[Vocabulary] For £5000

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Kazuo

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Hello!

The vase was knocked down for £5000. (OALD)

Is it possible to use ‘at’ instead of ‘for’ in the sentence above?

Thanks in advance
 

bhaisahab

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Hello!

The vase was knocked down for £5000. (OALD)

Is it possible to use ‘at’ instead of ‘for’ in the sentence above?

Thanks in advance
I can't see any reason why not.
 

emsr2d2

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I'm confused by the meaning of the sentence, regardless of whether you use "at" or "for".

"The vase was knocked down for £5000" means to me that someone was paid £5000 to knock the vase to the ground! (Similar to "His wife was murdered for £10,000"!)

"The vase was knocked down, at £5000" (note the comma) would mean that the vase was on sale at a reduced price, now £5,000.

If the vase had previously been on sale at a higher price you can say "The vase was knocked down to £5,000".

In order to use "for" I would have to change the sentence to "The vase was on sale for £5,000, a knock-down price".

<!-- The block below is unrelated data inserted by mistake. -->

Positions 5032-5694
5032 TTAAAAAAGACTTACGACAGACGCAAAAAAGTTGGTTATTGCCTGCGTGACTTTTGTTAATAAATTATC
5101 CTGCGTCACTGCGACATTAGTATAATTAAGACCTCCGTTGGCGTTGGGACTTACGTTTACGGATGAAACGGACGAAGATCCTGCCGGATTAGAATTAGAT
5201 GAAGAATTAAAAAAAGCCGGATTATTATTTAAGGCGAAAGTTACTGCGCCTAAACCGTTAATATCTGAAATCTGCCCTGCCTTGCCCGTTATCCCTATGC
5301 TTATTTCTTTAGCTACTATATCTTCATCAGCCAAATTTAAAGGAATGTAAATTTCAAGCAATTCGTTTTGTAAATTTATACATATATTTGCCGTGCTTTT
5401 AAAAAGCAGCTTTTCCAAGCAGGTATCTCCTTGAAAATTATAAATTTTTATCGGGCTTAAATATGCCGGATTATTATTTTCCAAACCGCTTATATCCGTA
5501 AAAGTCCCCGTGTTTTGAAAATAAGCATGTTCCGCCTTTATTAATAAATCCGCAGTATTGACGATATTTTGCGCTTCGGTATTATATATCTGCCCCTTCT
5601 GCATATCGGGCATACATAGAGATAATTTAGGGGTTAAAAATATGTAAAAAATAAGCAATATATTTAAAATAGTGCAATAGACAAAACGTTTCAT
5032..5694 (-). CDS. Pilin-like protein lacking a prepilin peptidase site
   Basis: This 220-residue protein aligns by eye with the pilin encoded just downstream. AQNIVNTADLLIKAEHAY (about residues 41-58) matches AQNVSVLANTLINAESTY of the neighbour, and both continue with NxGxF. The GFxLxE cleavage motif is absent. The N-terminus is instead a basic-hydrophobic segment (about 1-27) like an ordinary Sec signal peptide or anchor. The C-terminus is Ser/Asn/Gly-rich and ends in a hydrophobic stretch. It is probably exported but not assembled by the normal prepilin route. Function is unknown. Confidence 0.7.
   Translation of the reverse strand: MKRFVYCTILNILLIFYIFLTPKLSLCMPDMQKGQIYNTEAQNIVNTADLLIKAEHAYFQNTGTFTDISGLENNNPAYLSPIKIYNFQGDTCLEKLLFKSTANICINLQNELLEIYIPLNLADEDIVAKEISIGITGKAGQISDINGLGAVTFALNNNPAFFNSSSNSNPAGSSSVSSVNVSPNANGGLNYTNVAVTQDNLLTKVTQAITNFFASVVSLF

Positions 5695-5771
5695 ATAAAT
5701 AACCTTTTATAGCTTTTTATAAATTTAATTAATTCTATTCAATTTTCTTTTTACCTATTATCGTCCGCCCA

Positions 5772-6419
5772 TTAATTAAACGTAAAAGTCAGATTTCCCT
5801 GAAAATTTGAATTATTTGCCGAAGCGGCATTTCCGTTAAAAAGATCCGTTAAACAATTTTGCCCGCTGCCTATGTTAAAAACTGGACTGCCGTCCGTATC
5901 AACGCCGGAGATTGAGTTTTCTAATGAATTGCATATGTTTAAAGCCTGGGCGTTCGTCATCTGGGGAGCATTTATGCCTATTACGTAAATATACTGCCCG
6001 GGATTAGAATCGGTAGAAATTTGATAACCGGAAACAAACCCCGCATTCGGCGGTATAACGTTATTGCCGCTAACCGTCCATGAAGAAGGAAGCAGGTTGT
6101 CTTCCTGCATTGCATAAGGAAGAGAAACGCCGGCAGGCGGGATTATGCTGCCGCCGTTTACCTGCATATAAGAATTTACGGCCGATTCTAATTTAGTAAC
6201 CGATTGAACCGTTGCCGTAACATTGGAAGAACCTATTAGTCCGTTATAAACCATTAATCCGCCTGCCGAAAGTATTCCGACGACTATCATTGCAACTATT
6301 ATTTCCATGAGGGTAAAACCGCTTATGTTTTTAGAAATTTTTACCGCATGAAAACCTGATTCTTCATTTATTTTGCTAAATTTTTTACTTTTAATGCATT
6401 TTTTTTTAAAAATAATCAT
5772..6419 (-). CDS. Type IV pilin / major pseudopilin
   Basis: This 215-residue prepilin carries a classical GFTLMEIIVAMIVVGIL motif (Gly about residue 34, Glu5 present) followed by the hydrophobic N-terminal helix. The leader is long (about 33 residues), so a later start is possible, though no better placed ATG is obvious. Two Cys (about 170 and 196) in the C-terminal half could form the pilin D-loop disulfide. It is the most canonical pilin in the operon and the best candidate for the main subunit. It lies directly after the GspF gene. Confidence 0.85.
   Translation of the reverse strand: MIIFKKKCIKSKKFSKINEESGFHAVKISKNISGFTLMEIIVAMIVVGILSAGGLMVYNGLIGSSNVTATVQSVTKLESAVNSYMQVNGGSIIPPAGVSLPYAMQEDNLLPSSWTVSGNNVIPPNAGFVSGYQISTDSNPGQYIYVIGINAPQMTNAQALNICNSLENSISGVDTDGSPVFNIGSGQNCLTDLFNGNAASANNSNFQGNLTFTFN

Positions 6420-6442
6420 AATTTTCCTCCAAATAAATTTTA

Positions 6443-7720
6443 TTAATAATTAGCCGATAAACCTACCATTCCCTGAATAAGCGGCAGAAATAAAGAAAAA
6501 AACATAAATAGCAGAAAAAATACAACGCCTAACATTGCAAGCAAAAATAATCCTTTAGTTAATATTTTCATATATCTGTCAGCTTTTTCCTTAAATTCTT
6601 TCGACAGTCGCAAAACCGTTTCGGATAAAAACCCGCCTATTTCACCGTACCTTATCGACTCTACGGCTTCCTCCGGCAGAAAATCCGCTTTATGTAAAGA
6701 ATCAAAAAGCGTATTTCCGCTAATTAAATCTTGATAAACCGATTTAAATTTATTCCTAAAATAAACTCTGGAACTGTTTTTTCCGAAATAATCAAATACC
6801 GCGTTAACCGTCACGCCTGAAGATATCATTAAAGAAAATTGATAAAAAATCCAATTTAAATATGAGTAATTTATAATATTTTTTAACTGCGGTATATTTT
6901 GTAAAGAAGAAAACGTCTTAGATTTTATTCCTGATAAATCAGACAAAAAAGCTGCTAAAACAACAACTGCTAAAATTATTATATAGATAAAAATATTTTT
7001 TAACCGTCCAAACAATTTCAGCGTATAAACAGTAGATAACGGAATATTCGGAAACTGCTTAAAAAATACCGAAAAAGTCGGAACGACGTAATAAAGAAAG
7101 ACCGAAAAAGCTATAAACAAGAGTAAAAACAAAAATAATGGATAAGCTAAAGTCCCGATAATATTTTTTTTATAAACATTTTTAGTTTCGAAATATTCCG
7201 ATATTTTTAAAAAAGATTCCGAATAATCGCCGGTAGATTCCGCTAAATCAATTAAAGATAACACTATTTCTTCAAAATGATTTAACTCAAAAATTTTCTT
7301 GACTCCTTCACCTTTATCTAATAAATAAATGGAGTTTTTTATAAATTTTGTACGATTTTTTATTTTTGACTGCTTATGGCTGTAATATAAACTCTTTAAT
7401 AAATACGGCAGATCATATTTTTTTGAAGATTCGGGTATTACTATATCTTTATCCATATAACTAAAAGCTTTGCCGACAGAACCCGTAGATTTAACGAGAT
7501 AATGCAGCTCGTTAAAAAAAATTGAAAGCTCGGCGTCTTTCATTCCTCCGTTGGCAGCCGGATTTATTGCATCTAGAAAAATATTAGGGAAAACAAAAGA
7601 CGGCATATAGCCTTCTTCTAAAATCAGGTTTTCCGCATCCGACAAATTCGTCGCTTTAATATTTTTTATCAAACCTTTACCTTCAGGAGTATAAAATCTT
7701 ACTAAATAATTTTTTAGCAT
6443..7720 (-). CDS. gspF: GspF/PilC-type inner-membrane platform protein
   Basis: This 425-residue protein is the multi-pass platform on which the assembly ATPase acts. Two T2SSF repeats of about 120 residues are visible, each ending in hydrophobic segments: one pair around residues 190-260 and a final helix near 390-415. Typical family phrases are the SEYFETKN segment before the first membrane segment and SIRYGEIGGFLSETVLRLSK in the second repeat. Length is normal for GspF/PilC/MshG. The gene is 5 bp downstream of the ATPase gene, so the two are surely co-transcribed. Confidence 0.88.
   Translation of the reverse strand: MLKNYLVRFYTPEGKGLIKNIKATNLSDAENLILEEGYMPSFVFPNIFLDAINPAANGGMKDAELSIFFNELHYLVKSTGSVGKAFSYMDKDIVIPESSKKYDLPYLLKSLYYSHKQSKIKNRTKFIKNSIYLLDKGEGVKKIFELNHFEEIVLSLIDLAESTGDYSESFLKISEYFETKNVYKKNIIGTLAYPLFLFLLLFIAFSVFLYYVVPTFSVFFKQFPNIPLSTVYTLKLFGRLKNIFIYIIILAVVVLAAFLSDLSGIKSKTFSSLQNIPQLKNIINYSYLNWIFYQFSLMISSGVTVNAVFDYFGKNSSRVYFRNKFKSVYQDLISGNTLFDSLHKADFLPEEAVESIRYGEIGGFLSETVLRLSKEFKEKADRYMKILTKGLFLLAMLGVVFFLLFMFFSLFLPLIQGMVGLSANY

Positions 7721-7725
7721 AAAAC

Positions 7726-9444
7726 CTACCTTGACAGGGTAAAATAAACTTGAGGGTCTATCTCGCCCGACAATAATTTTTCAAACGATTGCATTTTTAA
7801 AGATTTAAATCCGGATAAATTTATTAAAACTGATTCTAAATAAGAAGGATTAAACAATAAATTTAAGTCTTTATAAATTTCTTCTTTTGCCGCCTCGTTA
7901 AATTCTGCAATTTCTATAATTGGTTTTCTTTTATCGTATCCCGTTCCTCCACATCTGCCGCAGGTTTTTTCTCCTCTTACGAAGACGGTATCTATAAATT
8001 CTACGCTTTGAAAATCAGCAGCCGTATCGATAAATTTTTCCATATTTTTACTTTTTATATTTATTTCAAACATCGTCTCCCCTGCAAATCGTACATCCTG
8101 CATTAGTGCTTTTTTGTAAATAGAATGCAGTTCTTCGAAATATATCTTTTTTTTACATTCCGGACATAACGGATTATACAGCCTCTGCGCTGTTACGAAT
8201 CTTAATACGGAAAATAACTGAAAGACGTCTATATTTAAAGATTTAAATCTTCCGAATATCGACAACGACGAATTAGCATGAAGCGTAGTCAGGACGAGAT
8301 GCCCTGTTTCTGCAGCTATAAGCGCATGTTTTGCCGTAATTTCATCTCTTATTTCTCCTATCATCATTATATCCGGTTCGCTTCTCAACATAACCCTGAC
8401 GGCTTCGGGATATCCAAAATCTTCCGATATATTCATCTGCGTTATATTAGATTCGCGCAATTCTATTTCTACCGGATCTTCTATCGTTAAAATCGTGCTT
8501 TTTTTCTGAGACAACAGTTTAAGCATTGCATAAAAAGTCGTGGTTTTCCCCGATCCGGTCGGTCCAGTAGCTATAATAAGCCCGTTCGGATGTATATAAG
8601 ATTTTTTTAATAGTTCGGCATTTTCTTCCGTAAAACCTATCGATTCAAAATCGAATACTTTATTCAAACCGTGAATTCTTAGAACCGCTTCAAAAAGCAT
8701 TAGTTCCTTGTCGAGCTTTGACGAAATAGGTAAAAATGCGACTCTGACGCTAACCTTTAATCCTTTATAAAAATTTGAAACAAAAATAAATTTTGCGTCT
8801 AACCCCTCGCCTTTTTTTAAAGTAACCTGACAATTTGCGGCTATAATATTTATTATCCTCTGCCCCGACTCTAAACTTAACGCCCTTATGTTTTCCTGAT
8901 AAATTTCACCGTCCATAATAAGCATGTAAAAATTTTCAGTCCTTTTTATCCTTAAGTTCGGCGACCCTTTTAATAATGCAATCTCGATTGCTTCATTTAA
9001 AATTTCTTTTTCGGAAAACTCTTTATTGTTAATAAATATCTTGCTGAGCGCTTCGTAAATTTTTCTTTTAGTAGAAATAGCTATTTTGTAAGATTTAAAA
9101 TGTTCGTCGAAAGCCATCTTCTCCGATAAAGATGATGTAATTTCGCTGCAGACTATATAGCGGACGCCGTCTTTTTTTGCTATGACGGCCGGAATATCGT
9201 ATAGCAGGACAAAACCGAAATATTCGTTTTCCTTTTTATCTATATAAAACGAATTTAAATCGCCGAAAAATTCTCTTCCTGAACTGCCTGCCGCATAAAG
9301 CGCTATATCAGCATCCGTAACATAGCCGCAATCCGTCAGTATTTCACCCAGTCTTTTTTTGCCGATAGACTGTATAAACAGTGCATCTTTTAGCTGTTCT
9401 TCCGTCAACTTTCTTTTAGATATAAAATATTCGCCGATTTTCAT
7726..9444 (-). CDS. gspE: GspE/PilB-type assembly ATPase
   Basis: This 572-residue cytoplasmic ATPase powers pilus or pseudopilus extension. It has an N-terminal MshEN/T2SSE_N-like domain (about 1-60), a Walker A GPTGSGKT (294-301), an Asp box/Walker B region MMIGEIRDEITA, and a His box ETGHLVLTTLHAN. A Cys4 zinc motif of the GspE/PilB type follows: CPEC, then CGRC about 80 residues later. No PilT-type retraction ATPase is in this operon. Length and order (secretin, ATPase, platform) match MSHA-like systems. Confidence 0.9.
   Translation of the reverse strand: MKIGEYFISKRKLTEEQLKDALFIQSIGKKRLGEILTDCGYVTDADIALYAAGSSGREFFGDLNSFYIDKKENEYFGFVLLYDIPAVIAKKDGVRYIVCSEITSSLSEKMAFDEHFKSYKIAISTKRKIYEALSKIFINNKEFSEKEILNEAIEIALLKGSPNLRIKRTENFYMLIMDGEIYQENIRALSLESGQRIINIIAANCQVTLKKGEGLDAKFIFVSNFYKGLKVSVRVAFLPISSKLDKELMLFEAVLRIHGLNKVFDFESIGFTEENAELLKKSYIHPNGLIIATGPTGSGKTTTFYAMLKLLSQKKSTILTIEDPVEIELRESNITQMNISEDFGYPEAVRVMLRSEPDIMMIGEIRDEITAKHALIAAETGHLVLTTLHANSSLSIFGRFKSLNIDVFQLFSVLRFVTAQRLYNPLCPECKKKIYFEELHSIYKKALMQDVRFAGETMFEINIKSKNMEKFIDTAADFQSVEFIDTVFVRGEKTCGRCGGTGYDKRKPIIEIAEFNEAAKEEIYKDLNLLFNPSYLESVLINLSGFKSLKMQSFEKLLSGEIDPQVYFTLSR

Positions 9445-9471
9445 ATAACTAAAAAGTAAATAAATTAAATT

Raymott

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I'm confused by the meaning of the sentence, regardless of whether you use "at" or "for".

"The vase was knocked down for £5000" means to me that someone was paid £5000 to knock the vase to the ground! (Similar to "His wife was murdered for £10,000"!)

"The vase was knocked down, at £5000" (note the comma) would mean that the vase was on sale at a reduced price, now £5,000.

If the vase had previously been on sale at a higher price you can say "The vase was knocked down to £5,000".

In order to use "for" I would have to change the sentence to "The vase was on sale for £5,000, a knock-down price".
I believe "knocked down" is the technical term used when auctioneers knock their gavel to signify that bidding is over.
In this case, I think 'at' and 'for' both work, but 'at' is part of the technical term - to knock something down at a certain price.

knock-down: Definition from Answers.com
 

emsr2d2

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I believe "knocked down" is the technical term used when auctioneers knock their gavel to signify that bidding is over.
In this case, I think 'at' and 'for' both work, but 'at' is part of the technical term - to knock something down at a certain price.

knock-down: Definition from Answers.com

Aha! In that case, I understand! Thanks.
 

Tdol

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At works better for me than for as an auctioneer stops at that point.
 
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